Fruits, leafy, cruciferous and root vegetables, squashes, legumes and whole grains are good for both health and the environment.
If you want to give your child completely vegetarian food, good knowledge of food and nutrients and a little extra planning is required.
However, if the vegetarian diet is well composed, contains fortified products or certain supplements and provides enough energy, even children can eat completely vegetarian food—vegan food.
What is Vegan Food?
Vegan food consists entirely of vegetables without any element from the animal kingdom, i.e., no meat, fish, shellfish, dairy products, eggs or honey.
Replace Meat And Fish
Children on a vegan diet must replace the foods that are removed from the animal kingdom with nutritious foods from the plant kingdom. In general, the more foods that are removed, the more difficult it is to get a diet that provides all the energy and nutrition that a child needs.
If you are giving your child vegan food, it is essential to ensure that your child receives vitamin B12 and vitamin D as supplements or through fortified products. Other nutrients that you may need to pay attention to are riboflavin, calcium, iron, selenium, zinc, iodine, omega 3 fatty acids and protein.
That’s How You Get It Into Practice
For a child to receive the nutrition they need, they should consume, among other things:
- Legumes, such as beans, peas, lentils, tofu or other soy products, such as soy sausage and soy mince.
- Wholemeal products, such as oatmeal, graham flour or rye wholemeal flour.
- Vegetables and root vegetables.
- Fruit and berries.
- Fortified porridge or gruel, at least until two years of age.
- Fortified vegetable beverages, for example, oats or soybeans (excluding rice drinks for children under six years *).
- Rapeseed oil and rapeseed oil-based shortening.
Enough Energy and Nutrition
Protein and Energy
It is not usually difficult for children to get enough protein, but children who eat a vegan diet must get protein-rich foods at several daily meals.
Such foods are, for example, beans, lentils, peas, tofu and other soy products, vegetable drinks, cooked quinoa and cereal products, such as bread, pasta, bulgur and rice. Nuts and seeds also contain protein.
Protein is needed, among other things, to build muscle in the body. To be able to do that, the child must get enough energy to facilitate this. Otherwise, the protein is used as an energy source, and their development will suffer.
It can be difficult for children who eat only food from the plant kingdom to get enough energy. This is because many vegetables contain little energy but a lot of fiber. Fiber saturates well, and the risk is that the child will not be able to eat large enough portions needed to cover their energy requirements. If the child gets too few calories, the protein is then used as energy and not for the child’s growth.
Many Meals Make it Easier to Eat Enough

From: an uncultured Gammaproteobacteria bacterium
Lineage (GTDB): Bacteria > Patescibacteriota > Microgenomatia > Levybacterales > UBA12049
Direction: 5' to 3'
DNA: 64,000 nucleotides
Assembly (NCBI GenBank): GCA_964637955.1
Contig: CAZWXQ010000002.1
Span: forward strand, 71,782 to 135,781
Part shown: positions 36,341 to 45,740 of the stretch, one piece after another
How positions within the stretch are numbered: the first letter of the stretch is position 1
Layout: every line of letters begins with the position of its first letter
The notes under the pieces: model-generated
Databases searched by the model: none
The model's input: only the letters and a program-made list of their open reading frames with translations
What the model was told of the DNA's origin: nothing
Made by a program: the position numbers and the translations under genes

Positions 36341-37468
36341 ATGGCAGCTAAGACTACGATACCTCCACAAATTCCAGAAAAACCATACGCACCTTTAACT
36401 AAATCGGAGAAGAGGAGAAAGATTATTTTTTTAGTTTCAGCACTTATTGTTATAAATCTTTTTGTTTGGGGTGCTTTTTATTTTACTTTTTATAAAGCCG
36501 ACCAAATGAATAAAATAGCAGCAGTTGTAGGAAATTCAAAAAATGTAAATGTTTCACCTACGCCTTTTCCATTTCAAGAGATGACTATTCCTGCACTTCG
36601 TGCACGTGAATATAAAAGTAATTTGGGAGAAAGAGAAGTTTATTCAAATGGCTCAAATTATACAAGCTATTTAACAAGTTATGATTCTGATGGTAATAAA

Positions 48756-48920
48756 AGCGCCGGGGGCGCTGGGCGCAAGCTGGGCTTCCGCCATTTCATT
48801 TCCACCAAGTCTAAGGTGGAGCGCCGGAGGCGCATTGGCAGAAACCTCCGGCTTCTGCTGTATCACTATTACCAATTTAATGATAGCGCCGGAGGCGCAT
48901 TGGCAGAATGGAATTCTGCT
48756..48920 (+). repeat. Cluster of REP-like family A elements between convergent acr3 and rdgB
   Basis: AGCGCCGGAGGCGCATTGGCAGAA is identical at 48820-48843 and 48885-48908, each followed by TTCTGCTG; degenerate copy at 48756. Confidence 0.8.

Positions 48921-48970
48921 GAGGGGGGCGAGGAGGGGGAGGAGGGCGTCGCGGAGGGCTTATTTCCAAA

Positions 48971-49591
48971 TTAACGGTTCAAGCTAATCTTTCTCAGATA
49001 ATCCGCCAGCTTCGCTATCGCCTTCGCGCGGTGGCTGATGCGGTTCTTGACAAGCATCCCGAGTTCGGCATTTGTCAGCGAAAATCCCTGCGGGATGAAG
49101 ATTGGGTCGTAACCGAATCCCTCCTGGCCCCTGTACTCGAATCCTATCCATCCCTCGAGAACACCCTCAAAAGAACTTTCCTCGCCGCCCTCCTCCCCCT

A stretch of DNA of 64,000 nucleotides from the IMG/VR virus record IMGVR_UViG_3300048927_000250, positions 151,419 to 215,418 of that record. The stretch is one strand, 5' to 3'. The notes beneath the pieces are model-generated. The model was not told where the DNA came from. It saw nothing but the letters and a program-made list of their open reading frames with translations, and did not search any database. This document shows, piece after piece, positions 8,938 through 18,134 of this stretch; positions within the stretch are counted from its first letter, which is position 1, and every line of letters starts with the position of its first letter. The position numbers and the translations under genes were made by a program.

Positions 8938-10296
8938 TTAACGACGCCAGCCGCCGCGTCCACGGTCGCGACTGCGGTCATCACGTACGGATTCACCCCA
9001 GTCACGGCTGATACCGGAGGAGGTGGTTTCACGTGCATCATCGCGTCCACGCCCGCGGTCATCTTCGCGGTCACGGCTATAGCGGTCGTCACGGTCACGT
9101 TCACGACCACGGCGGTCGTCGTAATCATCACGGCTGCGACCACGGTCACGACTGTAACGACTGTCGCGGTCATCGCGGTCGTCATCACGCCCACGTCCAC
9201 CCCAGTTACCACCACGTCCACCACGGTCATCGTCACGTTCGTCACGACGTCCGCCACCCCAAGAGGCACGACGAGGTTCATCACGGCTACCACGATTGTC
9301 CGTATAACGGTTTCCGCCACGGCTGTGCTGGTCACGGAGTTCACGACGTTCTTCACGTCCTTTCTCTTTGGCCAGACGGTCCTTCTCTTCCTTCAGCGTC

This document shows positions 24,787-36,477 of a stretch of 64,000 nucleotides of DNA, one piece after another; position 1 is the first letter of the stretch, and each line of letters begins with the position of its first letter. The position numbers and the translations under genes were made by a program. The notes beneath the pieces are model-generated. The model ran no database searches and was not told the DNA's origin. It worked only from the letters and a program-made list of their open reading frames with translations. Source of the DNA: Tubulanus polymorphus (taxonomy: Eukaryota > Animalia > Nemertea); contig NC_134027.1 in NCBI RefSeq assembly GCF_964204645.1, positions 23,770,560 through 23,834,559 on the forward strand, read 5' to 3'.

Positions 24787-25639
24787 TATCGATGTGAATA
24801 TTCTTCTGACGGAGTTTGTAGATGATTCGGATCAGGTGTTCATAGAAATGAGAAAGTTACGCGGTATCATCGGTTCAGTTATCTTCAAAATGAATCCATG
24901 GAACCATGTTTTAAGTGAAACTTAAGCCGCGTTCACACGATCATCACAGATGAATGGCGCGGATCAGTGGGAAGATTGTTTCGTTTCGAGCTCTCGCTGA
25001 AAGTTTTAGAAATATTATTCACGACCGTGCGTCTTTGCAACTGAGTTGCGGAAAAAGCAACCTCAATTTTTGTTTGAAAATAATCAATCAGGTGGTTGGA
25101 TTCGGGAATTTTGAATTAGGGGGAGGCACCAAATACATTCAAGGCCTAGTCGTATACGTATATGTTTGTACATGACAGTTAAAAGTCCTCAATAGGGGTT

Spread the child’s meals and snacks evenly throughout the day— then they can eat more, which in turn makes it easier for them to get enough energy. It can also be good to have an extra teaspoon of rapeseed oil in a baby’s portion.
Feel free to choose food with whole grains; they’re good and nourishing. But small children, especially children under the age of two, can become loose or hard in the stomach from too many whole grains.
Start by replacing gruel and porridge with varieties with less fiber, and see if it improves. Pay attention to the fact that the child is growing as they should—this is a good sign that the energy and protein intake is sufficient.
Many children, even those who eat a mixed diet, get too little polyunsaturated fat, especially omega-3 fat. A special type of omega-3 fat is called DHA and is needed to develop the brain and vision. DHA is mainly found in fatty fish, such as salmon, mackerel and herring.
In addition to DHA, fish contains several other nutrients that are not abundant in plant foods, which are essential for children. Therefore, it is good if a child can get fish from time to time, even if the adults in the family opt-out.
If the child does not eat fish, it is extra important to cook their food with rapeseed oil and rapeseed oil-based shortening. These contain another type of omega-3 fat that, to some extent, can be converted to DHA in the body.
Walnuts and flaxseed oil also contain omega-3 fats. Flaxseed oil has a fairly sharp taste and is better suited as a dressing rather than in cooking. On the other hand, Flaxseed grain is not a good source of omega-3, as it contains substances that form the toxic substance cyanide when broken down.
There is no danger for children who eat flax seeds in, for example, bread, porridge or muesli. But they should not eat whole flax seeds by the “spoonful,” and they should not eat crushed flax seeds at all. Coconut fat does not contain omega-3.